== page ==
In the state of Florida a police officer does not need an arrest warrant to arrest a person. All a police officer has to have in order to make an arrest is probable cause. Probable cause is understood to mean that the evidence that is available shows that the person is more than likely responsible for the crime they are being accused of.
When circumstances call for an arrest warrant, the police officer must go through a judge and obtain a signed warrant in order to arrest a person for activity such as:
- Crimes that law enforcement did not witness
- Crimes that have no witnesses
- Fleeing a crime scene
- Incriminating evidence at a crime scene
If a police officer arrests a suspect without a warrant, the judge has 24 hours to review the evidence and state whether or not there is enough probable cause to charge the suspect with a crime and hold them in jail.
If you believe that you or somebody that you know has a warrant, we recommend that you do a Florida warrant search to know for sure so that you can take action on your own terms.
Types of Warrants in Florida
The major types of warrants in the state of Florida are:
- Arrest warrants
- Search warrants
- Bench warrants
- Probation warrants
Arrest warrants and probation warrants are very similar because the end result is apprehending the suspect and bringing them into custody. The only difference is a probation warrant is specifically for a person that has already been convicted of a crime and has been placed on probation.
An arrest warrant is for an individual that has been accused of a crime and the judge would like to see them in court.
Search and Inspection Warrants in Florida
It is important that the United States Government protects the Florida citizens from unauthorized or illegal searches by law enforcement. The US Fourth Amendment covers the entire United States, and Florida state protection is enforced with the statues of the Search and Inspection Warrant laws of Florida.
In order for a law enforcement officer to legally search a person’s property they have to obtain a warrant through a judge. There must be sufficient probable cause in order to implement the warrant. In the state of Florida a judge can implement a search warrant on the grounds of:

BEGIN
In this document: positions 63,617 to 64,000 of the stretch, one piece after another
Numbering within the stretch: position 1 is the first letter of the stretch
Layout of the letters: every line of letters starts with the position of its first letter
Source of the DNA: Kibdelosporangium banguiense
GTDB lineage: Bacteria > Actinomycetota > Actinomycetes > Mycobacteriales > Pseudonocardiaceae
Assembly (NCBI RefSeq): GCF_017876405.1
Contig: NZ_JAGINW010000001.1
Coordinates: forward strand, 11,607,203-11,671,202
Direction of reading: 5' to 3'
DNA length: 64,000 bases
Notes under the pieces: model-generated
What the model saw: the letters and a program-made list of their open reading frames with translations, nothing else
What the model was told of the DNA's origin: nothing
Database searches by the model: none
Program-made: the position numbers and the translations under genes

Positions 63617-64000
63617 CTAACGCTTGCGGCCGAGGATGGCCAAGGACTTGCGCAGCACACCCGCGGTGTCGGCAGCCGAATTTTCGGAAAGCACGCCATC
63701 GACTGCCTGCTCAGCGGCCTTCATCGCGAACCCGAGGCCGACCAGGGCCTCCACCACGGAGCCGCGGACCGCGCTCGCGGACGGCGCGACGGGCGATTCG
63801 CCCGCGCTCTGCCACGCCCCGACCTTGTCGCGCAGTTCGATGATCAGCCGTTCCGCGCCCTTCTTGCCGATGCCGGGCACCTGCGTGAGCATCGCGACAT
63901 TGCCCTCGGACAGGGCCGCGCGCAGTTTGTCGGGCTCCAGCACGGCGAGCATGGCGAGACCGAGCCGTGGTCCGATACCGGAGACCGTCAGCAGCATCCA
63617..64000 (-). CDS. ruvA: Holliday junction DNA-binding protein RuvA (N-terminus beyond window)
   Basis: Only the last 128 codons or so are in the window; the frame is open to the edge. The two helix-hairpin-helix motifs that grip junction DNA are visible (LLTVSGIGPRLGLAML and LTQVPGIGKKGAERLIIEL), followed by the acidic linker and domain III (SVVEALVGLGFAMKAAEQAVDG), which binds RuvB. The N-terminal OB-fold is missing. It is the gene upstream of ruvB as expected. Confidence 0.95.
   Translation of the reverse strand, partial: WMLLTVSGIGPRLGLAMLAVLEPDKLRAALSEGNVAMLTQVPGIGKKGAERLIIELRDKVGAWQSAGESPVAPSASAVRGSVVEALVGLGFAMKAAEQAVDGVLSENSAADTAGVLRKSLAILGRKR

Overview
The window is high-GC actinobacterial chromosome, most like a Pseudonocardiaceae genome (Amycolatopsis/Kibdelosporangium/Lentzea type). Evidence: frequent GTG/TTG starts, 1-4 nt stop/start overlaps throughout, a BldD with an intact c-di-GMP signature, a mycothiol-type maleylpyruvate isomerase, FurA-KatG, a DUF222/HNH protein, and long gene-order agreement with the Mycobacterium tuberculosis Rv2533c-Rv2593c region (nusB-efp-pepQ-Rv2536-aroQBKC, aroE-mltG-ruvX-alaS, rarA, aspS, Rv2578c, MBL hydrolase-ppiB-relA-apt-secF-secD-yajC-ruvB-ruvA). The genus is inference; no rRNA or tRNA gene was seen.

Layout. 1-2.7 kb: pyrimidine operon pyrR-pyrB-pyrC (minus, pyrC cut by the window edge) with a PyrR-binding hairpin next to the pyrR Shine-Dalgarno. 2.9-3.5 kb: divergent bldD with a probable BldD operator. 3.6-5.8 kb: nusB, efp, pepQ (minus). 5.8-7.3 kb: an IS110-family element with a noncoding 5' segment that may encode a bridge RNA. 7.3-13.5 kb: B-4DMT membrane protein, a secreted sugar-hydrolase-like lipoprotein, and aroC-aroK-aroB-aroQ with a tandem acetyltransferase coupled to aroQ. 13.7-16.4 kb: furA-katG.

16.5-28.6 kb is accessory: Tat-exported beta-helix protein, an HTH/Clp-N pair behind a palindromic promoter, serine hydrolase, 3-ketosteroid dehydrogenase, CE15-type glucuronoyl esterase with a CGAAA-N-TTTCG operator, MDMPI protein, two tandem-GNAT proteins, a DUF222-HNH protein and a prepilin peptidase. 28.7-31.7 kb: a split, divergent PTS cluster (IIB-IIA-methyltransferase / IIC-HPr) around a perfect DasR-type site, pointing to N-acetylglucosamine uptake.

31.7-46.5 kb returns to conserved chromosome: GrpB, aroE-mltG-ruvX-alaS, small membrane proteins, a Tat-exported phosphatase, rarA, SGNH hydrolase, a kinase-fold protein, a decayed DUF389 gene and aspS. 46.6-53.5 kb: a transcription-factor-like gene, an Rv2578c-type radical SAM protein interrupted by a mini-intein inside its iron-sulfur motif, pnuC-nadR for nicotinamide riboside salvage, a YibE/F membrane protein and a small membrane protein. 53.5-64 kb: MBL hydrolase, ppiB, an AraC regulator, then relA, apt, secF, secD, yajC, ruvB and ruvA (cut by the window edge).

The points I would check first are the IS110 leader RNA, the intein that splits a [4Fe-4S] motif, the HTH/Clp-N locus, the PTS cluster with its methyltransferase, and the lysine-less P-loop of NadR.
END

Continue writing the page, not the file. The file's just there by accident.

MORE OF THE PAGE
- Stolen or embezzled property
- Any property used to commit a crime
- Any property used in connection with gambling
- Possession of any property that is obscene and in violation of s. 847.011
- Any relation to the cruelty of animals
The exact area or person of search must be stated in writing in the search warrant. For example, the back bedroom, the box on the top shelf in the living room, John Doe, etc.
Warrant Records Search
Bench Warrants in Florida
Some of the reasons that a judge will issue a bench warrant are:
- Fail to appear in court
- Skip out of jury duty
- Being in contempt of court
- Probation violation
- Failure pay fines
The difference between a bench warrant and an arrest warrant is that an arrest warrant is issued in regards to a criminal offense, and a bench warrant is issued in regards to failing to comply with the demands of the court.
Once a bench warrant is filed, it will stay active until the individual comes to the courtroom and faces a judge. The police are less likely to invest resources to find a person with a bench warrant than a person with an arrest warrant, however, all it takes is one slip and the person will be in jail without any hesitation from the police.
When Can a Florida Arrest Warrant be Issued?
One of the most commonly asked questions about warrants is about when exactly they can be issued. A judge or magistrate can issue a warrant for any crime as long as there is sufficient evidence. The fourth amendment protects U.S. citizens from unreasonable searches and seizures, and there are clear laws in place to ensure that when a warrant is issued it’s not considered unreasonable. Most of the time when a judge or magistrate issues a warrant, they’ve either heard testimony about a crime that was committed by someone or they’ve reviewed a police case either on their own or by request from a police officer.
Someone has to be suspected of a crime to have a warrant issued for their arrest. In the state of Florida, arrest warrants are always made before any formal charges are brought against the defendant. If the defendant is being charged for a crime and the court wants to bring them in, that form is called a Capias. Both warrants and Capias are court orders to bring someone into custody, but the two orders take place at different parts of the process.